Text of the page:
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Officials’ visit to war shrine sparks outrage in China, S. Korea


08-16-2014 12:34 BJT

To mark the occasion of the 69th anniversary of the surrender of Japanese forces during World War Two, Japanese Prime Minister Shinzo Abe has made an offering at the war linked Yasukuni Shrine in Tokyo. Around 80 Japanese lawmakers have also visited the controversial Yasukuni Shrine, which honors 2.5 million Japanese who were killed while serving in the Japanese military, including 14 convicted Class A war criminals from the World War Two. The visit sparks fresh tensions with Japan’s neighbors.

A ceremony at the Yasukuni Shrine brought some of Japan’s top leaders - including Emperor Akihito and Empress Michiko.

They were there to honor the war dead.

Those enshrined there include 14 class-A war criminals. Among them -- the commander of the invasion of China -- and the officer who ordered the attack on Pearl Harbor which brought the United States into World War Two.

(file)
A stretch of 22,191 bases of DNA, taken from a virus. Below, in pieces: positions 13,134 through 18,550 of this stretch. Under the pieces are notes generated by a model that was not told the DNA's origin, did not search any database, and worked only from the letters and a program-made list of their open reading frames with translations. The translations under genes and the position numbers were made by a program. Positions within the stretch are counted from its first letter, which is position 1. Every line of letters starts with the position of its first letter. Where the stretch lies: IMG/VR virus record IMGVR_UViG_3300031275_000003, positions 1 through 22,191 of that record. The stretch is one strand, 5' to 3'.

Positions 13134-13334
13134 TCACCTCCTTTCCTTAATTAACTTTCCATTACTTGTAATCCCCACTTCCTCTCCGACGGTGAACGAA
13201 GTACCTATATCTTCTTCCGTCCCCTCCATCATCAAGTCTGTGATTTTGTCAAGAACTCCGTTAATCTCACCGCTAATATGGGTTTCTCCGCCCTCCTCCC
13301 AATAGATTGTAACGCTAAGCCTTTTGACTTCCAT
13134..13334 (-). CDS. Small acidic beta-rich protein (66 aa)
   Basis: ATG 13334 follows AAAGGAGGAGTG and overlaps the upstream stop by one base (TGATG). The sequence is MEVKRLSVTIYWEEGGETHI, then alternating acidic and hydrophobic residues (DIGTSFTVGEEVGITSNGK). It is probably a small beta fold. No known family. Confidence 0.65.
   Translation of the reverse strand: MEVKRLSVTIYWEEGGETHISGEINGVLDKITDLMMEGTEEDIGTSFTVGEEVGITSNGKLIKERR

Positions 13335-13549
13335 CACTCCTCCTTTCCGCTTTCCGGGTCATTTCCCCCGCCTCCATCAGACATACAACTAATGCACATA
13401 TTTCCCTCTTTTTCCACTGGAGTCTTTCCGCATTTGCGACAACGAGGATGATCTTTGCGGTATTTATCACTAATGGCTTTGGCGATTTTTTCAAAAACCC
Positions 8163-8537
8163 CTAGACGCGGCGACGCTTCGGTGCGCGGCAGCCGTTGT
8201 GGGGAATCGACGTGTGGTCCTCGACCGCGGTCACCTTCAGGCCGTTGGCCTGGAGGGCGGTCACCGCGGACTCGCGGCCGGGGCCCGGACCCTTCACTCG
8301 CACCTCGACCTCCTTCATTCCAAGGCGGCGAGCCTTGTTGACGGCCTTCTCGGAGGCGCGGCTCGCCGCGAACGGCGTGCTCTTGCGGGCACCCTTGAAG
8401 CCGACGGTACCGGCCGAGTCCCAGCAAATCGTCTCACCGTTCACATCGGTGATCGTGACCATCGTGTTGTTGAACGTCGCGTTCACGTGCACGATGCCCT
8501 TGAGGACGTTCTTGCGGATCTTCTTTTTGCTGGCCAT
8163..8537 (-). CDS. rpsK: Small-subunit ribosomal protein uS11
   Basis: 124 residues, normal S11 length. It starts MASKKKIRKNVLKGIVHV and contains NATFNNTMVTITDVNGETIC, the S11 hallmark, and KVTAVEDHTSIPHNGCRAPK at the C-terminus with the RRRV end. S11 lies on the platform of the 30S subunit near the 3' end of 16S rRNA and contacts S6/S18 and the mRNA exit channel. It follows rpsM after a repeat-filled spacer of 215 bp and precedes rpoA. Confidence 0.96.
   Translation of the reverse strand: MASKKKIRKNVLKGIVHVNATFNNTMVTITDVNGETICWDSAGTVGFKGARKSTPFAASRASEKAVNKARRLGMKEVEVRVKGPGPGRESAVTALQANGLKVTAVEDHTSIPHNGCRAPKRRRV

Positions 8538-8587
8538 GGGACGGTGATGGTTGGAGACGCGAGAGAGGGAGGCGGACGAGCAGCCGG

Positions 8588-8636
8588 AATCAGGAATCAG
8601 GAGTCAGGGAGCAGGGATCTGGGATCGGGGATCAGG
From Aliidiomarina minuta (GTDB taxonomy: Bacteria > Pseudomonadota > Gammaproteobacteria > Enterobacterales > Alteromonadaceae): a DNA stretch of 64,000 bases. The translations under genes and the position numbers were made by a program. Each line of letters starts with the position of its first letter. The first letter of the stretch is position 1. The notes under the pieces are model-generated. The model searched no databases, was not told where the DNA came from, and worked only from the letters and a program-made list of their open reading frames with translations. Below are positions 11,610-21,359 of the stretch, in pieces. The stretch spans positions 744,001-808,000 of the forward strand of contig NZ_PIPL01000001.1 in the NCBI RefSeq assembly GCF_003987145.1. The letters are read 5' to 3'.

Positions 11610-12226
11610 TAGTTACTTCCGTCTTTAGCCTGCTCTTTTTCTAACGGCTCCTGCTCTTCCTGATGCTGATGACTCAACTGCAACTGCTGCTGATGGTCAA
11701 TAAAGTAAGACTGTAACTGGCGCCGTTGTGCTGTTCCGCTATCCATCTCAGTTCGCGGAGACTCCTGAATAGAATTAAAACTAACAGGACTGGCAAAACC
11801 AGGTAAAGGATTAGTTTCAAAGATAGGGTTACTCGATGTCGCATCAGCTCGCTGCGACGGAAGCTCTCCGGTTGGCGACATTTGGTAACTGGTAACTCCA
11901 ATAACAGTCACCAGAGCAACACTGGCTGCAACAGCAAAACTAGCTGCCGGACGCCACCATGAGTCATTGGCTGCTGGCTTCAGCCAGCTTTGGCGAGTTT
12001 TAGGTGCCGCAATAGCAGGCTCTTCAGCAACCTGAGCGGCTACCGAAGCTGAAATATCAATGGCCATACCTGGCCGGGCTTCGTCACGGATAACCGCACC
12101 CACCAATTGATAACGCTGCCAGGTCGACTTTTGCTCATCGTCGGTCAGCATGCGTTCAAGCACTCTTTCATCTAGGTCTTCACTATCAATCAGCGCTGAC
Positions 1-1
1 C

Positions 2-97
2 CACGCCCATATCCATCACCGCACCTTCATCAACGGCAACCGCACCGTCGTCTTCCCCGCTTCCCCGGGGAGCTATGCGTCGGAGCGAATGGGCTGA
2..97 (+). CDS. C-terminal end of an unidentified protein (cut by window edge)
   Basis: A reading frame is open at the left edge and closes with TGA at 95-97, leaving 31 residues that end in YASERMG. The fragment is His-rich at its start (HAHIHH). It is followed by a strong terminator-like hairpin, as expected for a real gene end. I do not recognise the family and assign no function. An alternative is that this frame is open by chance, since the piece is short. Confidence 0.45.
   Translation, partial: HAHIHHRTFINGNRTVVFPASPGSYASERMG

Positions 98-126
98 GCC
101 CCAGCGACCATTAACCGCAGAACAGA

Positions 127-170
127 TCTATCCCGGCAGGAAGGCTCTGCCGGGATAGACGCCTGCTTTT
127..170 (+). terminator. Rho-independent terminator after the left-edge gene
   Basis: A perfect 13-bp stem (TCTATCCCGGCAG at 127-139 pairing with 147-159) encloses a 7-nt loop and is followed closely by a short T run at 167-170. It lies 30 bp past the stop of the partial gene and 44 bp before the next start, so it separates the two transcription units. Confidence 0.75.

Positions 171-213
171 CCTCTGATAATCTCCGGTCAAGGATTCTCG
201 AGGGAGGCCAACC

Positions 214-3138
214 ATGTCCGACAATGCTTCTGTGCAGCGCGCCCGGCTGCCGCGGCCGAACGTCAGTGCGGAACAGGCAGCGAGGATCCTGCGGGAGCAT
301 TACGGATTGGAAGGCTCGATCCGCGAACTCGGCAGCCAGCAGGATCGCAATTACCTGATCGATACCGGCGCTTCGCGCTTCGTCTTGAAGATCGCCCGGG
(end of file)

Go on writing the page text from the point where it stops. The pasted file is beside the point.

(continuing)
Prime Minister Shinzo Abe was not at the shrine - but sent a gift through an envoy. He attended a separate memorial service in Tokyo.

"We will face up to history humbly and learn the lessons learned deep in our hearts. For current generations and the forthcoming generation, we will open up a path for the future of the nation," Abe said.

Abe last visited the Yasukuni Shrine in December -- which led to new strains with neighbors China and South Korea.

Japan has faced much criticism over how it has depicted its war history-including the coverage of World War Two in school history books.

Its neighbors accuse Japan of not sufficiently acknowledging its aggression and brutality during the war.

"Japanese politicians are now pulling the people of the two countries apart. They’ve brought pain to them. One cannot cover up or deny historical truth. Future generations will search and find what is inevitably true because the witnesses of history are still with us," said Park Geun-Hye, South Korean President.

China’s Foreign Ministry called on Japan to face up to and reflect on its past of aggression. China alone lost more than ten million people during World War Two-the majority of them civilians.

Clearly, time has not healed these war wounds - still fresh nearly 70 years later.

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